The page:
It’s time to create the book online using a photo or book printing website. Wondering which to choose? It really depends on which type of book you are planning on making. If you don’t mind some spam, I suggest signing up so you get the emails about the promotions all of the websites run from time to time. (Sometimes there are free photo book offers. I always jump on those!) Note: I’m not officially endorsing any of the sites mentioned below – they are simply the ones I’ve used with my class.

    For a photo-heavy book (mostly photos with short captions or paragraphs), a photo printing website is easiest. I’ve had a lot of success with Shutterfly, Snapfish, and Mixbook, and a Google search will turn up many other options. Honestly, I usually wait until I get a promotion code for a free photo book or find a great discount before I place the order. I rarely spend more than $10 for a class photo book.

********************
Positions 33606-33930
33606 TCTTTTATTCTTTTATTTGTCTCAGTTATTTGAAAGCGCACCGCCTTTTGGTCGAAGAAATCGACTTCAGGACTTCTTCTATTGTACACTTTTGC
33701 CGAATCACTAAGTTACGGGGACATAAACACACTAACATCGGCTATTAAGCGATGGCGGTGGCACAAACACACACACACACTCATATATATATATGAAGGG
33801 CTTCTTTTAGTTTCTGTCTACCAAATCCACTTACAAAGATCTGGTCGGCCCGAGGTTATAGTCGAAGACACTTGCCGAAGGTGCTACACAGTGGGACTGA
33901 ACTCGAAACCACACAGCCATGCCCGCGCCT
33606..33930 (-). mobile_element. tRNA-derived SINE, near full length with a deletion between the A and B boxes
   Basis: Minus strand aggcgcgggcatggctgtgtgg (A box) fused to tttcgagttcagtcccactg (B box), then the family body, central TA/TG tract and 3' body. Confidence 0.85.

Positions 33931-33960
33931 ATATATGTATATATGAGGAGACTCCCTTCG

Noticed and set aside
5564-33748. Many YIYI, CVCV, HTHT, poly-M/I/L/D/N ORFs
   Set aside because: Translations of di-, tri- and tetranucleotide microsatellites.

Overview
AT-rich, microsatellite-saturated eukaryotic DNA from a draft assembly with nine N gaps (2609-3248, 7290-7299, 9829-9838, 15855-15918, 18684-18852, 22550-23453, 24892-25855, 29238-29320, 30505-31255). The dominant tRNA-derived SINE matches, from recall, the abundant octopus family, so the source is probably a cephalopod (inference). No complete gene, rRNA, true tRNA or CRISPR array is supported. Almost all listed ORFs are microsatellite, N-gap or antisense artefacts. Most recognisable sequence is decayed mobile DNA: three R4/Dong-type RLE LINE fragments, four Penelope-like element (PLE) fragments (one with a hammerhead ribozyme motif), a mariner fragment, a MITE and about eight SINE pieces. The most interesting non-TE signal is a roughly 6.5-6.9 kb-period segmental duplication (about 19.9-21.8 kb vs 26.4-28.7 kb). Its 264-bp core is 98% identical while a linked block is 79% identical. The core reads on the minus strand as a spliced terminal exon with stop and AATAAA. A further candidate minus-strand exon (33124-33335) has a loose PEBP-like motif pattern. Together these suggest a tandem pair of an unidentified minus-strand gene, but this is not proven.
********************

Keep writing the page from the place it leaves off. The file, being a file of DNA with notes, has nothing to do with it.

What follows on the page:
For a text-heavy book (an anthology of student writing with longer stories or essays), I prefer a self-publishing website, such as Blurb or My Publisher. Both of these services allow for a lot of customization to create a book of writing that looks like, well, a book! Blurb is the most advanced option – you can publish an entire novel – and it uses it’s own free software to layout the book. It’s not as easy as the photo book options but it’s really cool to create such a professional book. Some older students may enjoy tackling the layout of the book as an enrichment project. Or you can hand this work off to a tech-savvy parent volunteer.